In many scanned images, the page tone is slightly off-white, and may show page texture artifacts (a slight "grain"). Bringing the page tone of the raw scan to white almost always gets rid of huge amounts of image information (and thus also reduces the file size) while keeping everything looking nice.
Some methods that can be used with any serious image editing program are described briefly in the Illustration Recipe-book.
Contrast Enhancement with The Gimp
The Unsharp Mask works by blurring the image to find the large-scale structure, and then enhancing everything else (the small-scale structure). Thus the name--it masks out the unsharpness. Once you've found good values for one image in a set, the rest of the images usually respond well to similar values. The Unsharp Mask works well in combination with Gaussian Blur, described in "Blemish Removal".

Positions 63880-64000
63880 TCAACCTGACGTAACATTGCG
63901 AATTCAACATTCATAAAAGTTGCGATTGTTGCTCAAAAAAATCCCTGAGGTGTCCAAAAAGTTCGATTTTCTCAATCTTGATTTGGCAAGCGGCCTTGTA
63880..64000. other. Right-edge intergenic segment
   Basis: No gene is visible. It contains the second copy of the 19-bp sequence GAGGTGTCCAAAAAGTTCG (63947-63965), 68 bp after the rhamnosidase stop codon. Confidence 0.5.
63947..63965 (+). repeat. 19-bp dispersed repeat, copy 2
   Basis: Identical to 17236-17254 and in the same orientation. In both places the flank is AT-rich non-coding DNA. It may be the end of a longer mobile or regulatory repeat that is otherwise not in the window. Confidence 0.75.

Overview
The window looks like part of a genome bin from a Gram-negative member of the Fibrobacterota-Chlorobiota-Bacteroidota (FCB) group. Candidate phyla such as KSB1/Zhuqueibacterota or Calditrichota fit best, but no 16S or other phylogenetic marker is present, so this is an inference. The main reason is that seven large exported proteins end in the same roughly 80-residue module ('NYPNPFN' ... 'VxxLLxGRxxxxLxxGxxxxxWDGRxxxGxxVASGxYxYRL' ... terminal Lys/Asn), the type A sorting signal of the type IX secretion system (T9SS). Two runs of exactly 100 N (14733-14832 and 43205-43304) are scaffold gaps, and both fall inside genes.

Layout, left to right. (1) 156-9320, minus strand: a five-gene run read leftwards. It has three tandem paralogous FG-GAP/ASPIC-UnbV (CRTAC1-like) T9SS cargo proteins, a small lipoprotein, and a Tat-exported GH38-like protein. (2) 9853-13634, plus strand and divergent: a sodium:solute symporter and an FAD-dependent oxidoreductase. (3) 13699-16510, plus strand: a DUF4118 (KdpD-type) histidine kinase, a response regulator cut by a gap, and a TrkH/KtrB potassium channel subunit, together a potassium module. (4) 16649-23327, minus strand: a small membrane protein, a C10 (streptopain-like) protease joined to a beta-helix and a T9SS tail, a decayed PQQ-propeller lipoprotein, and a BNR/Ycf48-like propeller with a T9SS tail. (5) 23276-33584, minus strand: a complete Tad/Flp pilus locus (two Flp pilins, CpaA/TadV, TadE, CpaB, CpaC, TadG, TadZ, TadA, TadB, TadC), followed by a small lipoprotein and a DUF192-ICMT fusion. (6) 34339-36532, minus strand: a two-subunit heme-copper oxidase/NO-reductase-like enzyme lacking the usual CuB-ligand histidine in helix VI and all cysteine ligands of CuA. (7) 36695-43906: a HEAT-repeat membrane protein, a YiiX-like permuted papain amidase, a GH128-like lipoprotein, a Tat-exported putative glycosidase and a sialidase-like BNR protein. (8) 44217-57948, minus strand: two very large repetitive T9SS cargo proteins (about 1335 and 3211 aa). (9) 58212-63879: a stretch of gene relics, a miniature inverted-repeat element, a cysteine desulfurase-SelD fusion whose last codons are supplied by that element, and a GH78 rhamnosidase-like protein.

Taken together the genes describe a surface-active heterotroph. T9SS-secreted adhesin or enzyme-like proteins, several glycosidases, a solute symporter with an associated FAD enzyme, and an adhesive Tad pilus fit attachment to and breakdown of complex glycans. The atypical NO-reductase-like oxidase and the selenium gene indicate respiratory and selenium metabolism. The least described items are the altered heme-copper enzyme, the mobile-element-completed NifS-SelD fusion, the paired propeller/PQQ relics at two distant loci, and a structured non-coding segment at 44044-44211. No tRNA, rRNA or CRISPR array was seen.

Select Filter | Enhance | Unsharp Mask and configure as follows:
- Radius: Radius of the Gaussian blur used. Everything smaller than this will be enhanced, so make this slightly larger than the width of a "sharp line" in the image (values of 5-7 are often good).
- Amount: Degree of enhancement; .3-.4 is a good range to try.
- Threshold: Think of this as "what is a real change?" If you find that areas of supposedly solid color start developing structure, increase this value slightly. 0-10 is a good range.
The example below shows a detail from a scanned image, the same detail after Gaussian Blur has been applied, and then the same detail filtered through both Gaussian Blur and the Unsharp Mask.